Gardenwatch results - first findings

Understanding our garden wildlife is becoming increasingly important. Gardenwatch, the UK’s biggest-ever garden audit, was launched on BBC Springwatch in May 2019, and asked people for information on garden features and wildlife across the country. The responses have given us fascinating new information on how people help wildlife in their gardens, and where there is still more that can be done. For example, relatively few people reported leaving leaf litter piles, long grass or rock piles in their gardens, and only a small proportion of people provided homes for wildlife such as bat boxes or Hedgehog houses. The maps show interesting variation across the UK, including the fact that climbers, including autumn-flowering Ivy, are less common in gardens in northern areas.

Hedgehog. Sarah Kelman

We can all make small changes in our own gardens that can benefit wildlife, but knowing exactly what changes are needed, and where, requires a better understanding of the current status of UK gardens and greater knowledge of the wildlife that uses them.

The Gardenwatch project

As towns and cities expand and become more densely populated, gardens are becoming an increasingly vital refuge for wildlife. We can all make small changes in our own gardens that can benefit wildlife, but knowing exactly what changes are needed, and where, requires a better understanding of the current status of UK gardens and greater knowledge of the wildlife that uses them.

Gardenwatch, a collaboration between BBC Springwatch, the British Trust for Ornithology (BTO) and the Open University (OU), was designed to address this gap in knowledge. This project set out to conduct the UK’s biggest ever garden audit, mapping the resources available for wildlife in gardens up and down the country, and surveying some of the wild visitors they attract. The scheme was launched on BBC Springwatch in May 2019 and remained open to submissions until August 2019.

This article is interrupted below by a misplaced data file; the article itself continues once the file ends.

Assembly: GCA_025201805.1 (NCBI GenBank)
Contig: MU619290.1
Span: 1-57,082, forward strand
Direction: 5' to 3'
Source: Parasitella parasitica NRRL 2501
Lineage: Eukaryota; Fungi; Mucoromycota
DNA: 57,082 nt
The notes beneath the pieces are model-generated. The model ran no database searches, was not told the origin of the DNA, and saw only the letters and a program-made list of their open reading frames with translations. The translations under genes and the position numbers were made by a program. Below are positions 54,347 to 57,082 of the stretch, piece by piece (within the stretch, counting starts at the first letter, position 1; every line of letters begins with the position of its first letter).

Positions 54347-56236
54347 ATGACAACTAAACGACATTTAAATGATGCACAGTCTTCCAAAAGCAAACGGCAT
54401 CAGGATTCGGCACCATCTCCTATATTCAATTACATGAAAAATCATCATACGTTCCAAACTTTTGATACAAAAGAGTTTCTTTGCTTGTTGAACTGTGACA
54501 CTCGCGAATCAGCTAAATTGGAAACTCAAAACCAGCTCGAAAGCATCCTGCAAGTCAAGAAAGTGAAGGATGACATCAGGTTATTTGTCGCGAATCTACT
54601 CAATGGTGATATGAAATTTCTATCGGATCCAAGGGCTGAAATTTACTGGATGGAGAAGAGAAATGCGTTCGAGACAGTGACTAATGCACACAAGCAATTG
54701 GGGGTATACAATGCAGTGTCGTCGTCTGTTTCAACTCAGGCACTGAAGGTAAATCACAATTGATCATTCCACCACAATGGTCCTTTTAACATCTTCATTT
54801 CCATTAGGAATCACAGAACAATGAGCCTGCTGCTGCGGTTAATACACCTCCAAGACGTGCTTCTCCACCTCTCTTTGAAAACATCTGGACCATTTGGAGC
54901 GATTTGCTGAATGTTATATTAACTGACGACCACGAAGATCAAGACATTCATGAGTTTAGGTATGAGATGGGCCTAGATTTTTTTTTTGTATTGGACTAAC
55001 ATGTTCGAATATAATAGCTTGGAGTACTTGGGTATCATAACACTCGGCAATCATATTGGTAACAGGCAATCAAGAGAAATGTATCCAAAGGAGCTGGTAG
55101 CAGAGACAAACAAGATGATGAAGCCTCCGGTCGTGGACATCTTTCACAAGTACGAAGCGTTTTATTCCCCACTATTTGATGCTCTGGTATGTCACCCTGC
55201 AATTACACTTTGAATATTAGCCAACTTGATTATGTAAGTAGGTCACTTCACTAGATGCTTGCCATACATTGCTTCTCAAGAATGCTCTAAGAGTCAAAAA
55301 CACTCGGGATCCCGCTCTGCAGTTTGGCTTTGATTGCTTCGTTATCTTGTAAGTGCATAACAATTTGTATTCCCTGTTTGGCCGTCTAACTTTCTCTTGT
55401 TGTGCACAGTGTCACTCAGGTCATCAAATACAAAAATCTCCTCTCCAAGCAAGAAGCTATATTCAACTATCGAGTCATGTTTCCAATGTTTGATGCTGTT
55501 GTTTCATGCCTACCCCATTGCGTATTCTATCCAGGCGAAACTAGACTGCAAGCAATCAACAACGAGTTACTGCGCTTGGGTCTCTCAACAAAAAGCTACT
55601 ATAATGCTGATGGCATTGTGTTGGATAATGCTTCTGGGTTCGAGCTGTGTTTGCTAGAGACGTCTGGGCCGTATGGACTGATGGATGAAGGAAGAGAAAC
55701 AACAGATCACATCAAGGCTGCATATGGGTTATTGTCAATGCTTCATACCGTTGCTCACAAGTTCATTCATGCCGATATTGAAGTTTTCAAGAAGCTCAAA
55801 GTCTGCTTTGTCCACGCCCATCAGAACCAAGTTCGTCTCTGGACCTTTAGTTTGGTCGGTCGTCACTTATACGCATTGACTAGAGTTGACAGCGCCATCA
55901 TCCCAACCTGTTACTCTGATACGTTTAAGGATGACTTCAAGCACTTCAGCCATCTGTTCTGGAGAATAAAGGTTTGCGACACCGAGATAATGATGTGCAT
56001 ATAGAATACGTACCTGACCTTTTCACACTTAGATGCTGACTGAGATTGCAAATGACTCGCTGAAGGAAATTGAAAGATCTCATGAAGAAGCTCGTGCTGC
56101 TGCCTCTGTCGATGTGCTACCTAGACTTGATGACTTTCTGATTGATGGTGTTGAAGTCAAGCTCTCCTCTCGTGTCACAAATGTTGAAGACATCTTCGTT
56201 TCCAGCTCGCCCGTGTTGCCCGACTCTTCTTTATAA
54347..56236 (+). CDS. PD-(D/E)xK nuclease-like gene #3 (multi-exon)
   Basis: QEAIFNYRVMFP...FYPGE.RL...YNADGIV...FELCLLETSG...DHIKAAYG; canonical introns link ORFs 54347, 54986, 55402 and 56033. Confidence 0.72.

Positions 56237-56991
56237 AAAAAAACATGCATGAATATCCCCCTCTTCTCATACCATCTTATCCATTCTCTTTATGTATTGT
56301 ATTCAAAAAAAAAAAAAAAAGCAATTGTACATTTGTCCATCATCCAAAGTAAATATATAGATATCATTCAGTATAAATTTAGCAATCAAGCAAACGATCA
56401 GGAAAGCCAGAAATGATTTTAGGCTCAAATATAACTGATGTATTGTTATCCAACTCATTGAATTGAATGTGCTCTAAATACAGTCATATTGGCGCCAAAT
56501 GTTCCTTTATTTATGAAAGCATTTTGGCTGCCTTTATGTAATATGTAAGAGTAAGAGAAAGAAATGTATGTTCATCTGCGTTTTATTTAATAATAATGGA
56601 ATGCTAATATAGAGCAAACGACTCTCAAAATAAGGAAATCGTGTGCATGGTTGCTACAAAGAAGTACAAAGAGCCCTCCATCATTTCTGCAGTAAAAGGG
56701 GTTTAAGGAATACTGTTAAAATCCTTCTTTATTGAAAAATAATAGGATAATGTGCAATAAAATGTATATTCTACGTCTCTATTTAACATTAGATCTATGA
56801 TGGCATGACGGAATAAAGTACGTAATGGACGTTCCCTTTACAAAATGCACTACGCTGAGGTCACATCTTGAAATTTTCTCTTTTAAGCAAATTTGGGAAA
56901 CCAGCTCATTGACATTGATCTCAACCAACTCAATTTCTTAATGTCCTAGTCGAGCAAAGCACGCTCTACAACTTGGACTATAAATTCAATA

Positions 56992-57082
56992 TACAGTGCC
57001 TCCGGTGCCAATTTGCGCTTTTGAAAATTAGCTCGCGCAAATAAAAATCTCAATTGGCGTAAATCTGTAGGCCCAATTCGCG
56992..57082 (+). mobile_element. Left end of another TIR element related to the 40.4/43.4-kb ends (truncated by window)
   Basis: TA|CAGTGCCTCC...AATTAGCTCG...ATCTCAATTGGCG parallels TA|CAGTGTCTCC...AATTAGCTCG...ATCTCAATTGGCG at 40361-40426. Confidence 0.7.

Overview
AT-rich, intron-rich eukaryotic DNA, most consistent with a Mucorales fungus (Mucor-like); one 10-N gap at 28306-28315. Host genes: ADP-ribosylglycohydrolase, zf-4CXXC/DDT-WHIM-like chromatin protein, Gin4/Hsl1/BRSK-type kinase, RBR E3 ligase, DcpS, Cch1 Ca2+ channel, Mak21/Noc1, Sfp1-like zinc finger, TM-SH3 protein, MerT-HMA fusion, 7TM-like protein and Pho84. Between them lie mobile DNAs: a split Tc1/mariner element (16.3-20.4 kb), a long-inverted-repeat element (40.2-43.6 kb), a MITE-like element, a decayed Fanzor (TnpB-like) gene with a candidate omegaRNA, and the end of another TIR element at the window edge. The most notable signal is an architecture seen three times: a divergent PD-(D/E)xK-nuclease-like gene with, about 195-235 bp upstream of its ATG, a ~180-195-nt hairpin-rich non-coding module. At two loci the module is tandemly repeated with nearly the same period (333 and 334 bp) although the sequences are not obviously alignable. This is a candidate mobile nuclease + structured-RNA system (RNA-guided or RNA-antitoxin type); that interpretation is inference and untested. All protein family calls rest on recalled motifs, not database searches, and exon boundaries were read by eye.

Springwatch viewers were encouraged to participate in four Gardenwatch ‘Missions’: Beyond the Backdoor, Worm Detective, Bird Detective and Mammal Detective. The initial findings shown here are from the ‘Beyond the Backdoor’ mission, which asked about garden type, natural features, provisioned features, feeding and wildlife use. 

Having created these summary figures and maps of garden resources across the UK, the next step will be to understand the real value of these resources to wildlife by bringing together the results from the different missions. The ultimate aim of the project is to address specific questions about garden soil invertebrates, birds and mammals, the associations between them, and the garden resources that they need.

Gardens in central England had lower uptake of wild areas, leaf piles and long grass, so this is an area where people could consider creating some of these habitats.  
Gardenwatch - Percentage of gardens with features
Variation in percentages of gardens with 31 different natural or provisioned features considered to be beneficial for wildlife. Features are coloured by type. 

Beyond the backdoor

Gardenwatch succeeded in attracting a high level of participation, with good coverage across the whole of the UK. Surveyed gardens also included a broad range of garden types, giving an early indication that they are broadly representative of UK gardens more generally. There are a number of key take-home messages from our mapping of garden features:

  • With 45% of participants reporting having a pond, it seems that advice about the importance of garden ponds is taking effect. However, the findings indicate that take-up could be improved in Scotland.

  • The distribution of garden rock and stone piles seems to reflect the underlying geology of the UK, with much lower uptake in southern England and particularly Essex. Rockeries can be important habitat for invertebrates and reptiles, as well as shelter for small mammals and amphibians, so people who do not already naturally have rocks in their garden could consider creating a rockery habitat.
  • Although the uptake of garden log piles was reasonably high, the findings indicate that as many as 40% of gardens do not have a log pile. This is an easy habitat to create, which can support a huge diversity of wildlife, and could easily be installed in almost every kind of garden.
  • Gardens in central England had lower uptake of wild areas, leaf piles and long grass, so this is an area where people could consider creating some of these habitats. We find that lawns comprise approximately half of the total area of people’s gardens, yet only 30% of people are leaving grass to grow long, which is a very simple and easy measure to improve the wildlife value of gardens. Only 42% of people reported leaving leaf piles; autumn is the perfect time of year to create this valuable invertebrate habitat.